I chose to sample the pestos with some delicious crackers – Jóvan’s Pure Nutrition whole food artisan crackers made in Blaine, WA, which is located in northern Whatcom County right by the Canadian border.  They are made out of vegetables, seeds, herbs and spices and they are naturally gluten, corn, soy, dairy, egg and nut free, so just about anyone can enjoy them.  They are not available nationally, but they are a relatively young company and I’m sure that won’t be the case for long!  These are pretty amazing crackers from a pretty amazing company who we always love to work with at the Co-op (and customers love them too!).

Pesto Photo © Sassy Sampler 2011 Served with Jóvan’s Pure Nutrition Crackers – Spicy El Paso, Garden Pesto, and Zesty Tomato

Traditional Basil Pesto

INGREDIENTS

Makes about 2 cups

  • 2 cups blanched basil (packed)
  • 1/2 c toasted pine nuts*
  • 1 c grated Parmesan cheese
  • 3 cloves garlic, crushed
  • 1/4—1/2 c extra virgin olive oil

INSTRUCTIONS

  1. Blanch basil and toast pine nuts.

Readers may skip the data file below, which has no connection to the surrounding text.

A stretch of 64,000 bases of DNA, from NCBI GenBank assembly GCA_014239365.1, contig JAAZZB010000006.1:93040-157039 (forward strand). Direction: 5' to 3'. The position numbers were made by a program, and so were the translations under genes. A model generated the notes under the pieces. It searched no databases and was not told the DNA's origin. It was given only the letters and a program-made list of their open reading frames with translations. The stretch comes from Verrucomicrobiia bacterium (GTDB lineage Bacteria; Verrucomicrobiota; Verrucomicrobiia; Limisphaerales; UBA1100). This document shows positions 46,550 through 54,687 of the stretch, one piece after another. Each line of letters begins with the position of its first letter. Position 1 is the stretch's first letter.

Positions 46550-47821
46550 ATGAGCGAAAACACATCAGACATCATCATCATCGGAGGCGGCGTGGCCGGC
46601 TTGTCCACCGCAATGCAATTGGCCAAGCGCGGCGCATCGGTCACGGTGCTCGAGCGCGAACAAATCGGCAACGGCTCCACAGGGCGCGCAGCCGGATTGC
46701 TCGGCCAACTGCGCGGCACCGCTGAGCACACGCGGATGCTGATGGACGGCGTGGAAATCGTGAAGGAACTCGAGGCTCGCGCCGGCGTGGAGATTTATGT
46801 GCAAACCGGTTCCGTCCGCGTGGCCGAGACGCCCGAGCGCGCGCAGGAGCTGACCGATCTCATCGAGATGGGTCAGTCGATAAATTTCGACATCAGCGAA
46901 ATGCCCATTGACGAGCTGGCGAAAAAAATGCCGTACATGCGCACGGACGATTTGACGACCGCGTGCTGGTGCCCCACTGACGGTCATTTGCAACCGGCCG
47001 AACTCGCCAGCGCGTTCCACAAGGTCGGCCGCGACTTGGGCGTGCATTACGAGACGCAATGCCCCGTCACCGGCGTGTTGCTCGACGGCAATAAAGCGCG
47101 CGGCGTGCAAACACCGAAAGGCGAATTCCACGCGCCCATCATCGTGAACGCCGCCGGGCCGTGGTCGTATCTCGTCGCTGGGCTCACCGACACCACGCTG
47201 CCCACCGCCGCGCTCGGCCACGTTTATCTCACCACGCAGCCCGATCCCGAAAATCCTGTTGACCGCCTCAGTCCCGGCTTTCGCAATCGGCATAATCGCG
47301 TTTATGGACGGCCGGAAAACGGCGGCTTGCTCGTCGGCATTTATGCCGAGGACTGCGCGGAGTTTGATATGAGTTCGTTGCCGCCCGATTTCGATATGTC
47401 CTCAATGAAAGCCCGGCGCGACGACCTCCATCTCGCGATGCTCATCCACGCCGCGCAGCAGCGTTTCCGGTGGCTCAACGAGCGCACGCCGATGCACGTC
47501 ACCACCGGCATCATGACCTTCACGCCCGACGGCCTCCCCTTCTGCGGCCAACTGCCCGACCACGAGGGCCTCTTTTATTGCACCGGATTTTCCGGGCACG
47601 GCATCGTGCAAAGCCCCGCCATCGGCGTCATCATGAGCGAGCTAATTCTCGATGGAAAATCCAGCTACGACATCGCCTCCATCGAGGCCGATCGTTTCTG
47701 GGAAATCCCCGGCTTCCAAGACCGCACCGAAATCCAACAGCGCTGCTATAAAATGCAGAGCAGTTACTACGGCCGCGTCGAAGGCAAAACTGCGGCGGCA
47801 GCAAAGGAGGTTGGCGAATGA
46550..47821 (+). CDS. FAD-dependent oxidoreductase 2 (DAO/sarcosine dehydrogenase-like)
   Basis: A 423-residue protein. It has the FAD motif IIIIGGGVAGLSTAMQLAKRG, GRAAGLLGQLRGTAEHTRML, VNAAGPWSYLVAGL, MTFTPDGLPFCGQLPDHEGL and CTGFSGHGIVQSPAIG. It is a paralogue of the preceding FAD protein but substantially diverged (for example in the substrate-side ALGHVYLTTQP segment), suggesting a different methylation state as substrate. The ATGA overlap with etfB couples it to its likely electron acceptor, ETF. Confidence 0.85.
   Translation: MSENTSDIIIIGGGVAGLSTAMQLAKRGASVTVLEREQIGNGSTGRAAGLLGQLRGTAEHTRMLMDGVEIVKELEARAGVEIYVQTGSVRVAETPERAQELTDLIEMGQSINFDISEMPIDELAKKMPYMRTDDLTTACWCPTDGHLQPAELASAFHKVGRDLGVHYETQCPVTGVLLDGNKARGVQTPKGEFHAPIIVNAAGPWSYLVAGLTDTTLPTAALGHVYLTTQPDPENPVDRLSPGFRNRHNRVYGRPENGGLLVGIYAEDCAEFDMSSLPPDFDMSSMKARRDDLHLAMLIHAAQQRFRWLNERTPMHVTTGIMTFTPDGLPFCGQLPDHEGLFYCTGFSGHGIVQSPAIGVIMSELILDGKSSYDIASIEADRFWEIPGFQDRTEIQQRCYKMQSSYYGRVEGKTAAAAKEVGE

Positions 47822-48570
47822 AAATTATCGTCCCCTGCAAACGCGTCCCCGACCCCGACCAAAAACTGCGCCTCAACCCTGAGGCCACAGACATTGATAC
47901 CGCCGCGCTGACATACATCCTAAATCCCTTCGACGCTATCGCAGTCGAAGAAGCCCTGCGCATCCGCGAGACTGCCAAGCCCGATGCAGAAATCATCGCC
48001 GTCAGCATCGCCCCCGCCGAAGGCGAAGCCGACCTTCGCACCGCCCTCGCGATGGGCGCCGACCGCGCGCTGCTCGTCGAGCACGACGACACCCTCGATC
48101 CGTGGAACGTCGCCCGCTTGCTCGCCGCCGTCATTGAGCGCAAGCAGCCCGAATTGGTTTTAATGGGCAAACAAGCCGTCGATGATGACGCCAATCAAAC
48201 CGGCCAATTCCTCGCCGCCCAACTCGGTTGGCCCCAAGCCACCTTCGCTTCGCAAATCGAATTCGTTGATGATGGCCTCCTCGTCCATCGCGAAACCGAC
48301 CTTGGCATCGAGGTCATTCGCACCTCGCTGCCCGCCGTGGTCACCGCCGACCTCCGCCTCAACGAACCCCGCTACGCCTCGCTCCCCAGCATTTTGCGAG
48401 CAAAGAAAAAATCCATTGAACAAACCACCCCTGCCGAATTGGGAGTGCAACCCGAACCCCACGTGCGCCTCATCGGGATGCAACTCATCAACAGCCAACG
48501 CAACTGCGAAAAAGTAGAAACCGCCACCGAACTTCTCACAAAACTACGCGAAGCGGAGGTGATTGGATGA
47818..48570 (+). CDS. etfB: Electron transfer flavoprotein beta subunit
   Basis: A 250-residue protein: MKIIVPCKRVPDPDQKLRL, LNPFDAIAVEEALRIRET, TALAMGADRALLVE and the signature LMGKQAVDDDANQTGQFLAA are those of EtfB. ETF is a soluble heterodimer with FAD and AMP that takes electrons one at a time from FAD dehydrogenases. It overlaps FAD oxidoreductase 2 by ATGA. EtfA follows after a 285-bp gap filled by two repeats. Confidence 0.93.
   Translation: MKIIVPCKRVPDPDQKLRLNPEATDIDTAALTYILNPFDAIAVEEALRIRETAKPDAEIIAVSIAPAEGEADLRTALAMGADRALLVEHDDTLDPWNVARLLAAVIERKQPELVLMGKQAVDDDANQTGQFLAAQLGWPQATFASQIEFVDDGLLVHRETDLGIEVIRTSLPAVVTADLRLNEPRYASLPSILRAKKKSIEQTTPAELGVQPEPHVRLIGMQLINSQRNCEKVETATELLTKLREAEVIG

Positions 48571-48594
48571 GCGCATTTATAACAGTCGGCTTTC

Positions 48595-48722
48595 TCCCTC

2. Put basil, pine nuts, Parmesan, and garlic in a food processor and pulse to blend.
  3. Slowly add oil through the feed tube until your paste reaches desired consistency.

Blanching your basil first (dunking the leaves in boiling water for about 20 seconds and then plunging them in icy water) keeps your pesto from turning brown as the basil oxidizes.  It does not affect the flavor of the basil.

Spinach-Chive Pesto

INGREDIENTS

Makes about 1 1/4 cups

  • 2 c baby spinach
  • 1/2 c toasted hazelnuts
  • 1/2 c Parmesan cheese
  • 1/4 c extra-virgin olive oil
  • 4 t fresh lemon juice
  • 1/4 t sea salt
  • 2 garlic cloves, crushed
  • 2 oz fresh chives (chopped, about 1 1/2 c)

INSTRUCTIONS

  1. Combine all ingredients in a food processor.
  2. Process until finely chopped, scraping sides as necessary.

For a vegan version of either recipe, just omit the Parmesan cheese.